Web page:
Regional Economics Information

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Data & Analysis

Labor Markets - November 2010

Payroll employment in October was up from its year-earlier level for both the nation and the District.

Sixth District states added 29,000 jobs in October.

  • According to the BLS, all Sixth District states added jobs in October. The largest job gain was in Tennessee, where payrolls increased 8,700.
  • Government payrolls in the region added 800 jobs in October, the first increase since May 2010.

Payroll employment increased in October in all District states.


Source: BLS, FRBA

In October, employment momentum was mixed across the District. Short-term employment growth improved in Mississippi and Tennessee. Florida, however, moved into the "slipping" quadrant as short-term employment growth declined.

Explanation of employment momentum charts




Source: BLS, FRBA

The unemployment rate for the Sixth District decreased to 10.3 percent in October, still above the national rate of 9.6 percent (on a seasonally adjusted basis).


Source: BLS, FRBA

  • The BLS reported that the unemployment rate declined in Mississippi and increased in Louisiana in October. The unemployment rates in the remaining District states were unchanged.
  • Alabama, Louisiana, and Tennessee are the only District states with an unemployment rate below the national average.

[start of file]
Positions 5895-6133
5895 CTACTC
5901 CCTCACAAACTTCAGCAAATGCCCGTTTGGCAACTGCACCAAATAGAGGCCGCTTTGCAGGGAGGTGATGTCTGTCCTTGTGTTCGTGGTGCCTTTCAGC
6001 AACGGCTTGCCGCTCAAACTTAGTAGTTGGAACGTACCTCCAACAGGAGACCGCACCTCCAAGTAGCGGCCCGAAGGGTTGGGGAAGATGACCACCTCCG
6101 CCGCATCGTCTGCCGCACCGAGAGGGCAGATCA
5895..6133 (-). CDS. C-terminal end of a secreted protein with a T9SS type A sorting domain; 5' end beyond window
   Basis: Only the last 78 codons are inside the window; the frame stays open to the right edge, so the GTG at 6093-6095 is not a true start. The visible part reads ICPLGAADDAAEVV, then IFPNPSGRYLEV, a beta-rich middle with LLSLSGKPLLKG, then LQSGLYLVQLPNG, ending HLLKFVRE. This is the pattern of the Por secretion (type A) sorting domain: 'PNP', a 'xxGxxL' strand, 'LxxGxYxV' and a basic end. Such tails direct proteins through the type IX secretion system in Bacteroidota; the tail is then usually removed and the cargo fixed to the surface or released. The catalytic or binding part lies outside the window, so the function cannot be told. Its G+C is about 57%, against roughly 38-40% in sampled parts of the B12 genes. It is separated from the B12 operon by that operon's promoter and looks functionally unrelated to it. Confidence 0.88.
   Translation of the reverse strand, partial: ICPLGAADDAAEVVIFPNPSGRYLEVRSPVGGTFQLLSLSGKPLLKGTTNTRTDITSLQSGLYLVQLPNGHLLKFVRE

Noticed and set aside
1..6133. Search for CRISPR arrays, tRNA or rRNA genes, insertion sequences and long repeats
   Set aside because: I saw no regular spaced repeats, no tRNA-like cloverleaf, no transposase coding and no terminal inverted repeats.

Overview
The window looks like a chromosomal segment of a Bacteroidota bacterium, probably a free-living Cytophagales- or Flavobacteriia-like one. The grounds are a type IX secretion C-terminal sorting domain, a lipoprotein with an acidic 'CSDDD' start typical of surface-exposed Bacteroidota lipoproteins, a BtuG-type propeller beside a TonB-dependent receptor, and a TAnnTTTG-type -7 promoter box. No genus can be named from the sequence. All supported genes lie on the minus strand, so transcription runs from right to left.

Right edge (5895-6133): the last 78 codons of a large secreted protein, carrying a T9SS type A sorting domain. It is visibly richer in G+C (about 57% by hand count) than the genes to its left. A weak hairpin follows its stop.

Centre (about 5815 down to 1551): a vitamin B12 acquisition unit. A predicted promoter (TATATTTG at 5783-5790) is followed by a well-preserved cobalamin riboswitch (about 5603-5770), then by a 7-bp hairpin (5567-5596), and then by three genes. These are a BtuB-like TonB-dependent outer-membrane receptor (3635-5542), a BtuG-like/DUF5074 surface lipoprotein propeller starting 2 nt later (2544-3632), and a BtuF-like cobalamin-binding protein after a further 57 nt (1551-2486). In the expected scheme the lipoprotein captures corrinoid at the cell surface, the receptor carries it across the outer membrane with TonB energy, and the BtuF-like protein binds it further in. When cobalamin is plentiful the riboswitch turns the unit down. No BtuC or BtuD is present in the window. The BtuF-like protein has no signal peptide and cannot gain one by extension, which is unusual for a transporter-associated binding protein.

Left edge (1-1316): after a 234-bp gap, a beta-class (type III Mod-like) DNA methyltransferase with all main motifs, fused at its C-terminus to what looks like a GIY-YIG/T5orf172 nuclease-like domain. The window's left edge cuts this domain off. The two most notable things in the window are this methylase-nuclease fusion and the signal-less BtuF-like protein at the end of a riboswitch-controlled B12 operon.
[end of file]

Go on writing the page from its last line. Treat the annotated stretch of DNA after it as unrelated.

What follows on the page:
• Florida's rate of 11.9 percent continues to be the highest in the District and is among the highest in the nation.

Initial unemployment claims declined in most District states in October and early November.

  • A U.S. Department of Labor news release for the week ending Nov. 13 noted a large increase in initial claims in Louisiana.
  • The release also reported a large decrease in claims in Georgia, Florida, and Tennessee.

According to the U.S. Department of Labor, continuing claims were mixed across the District in October and early November.

  • On average, 536,000 people were receiving regular unemployment benefits in the District during the four weeks ending Nov. 6, about 9,000 less than the previous four weeks. These figures do not include emergency and extended benefits recipients.


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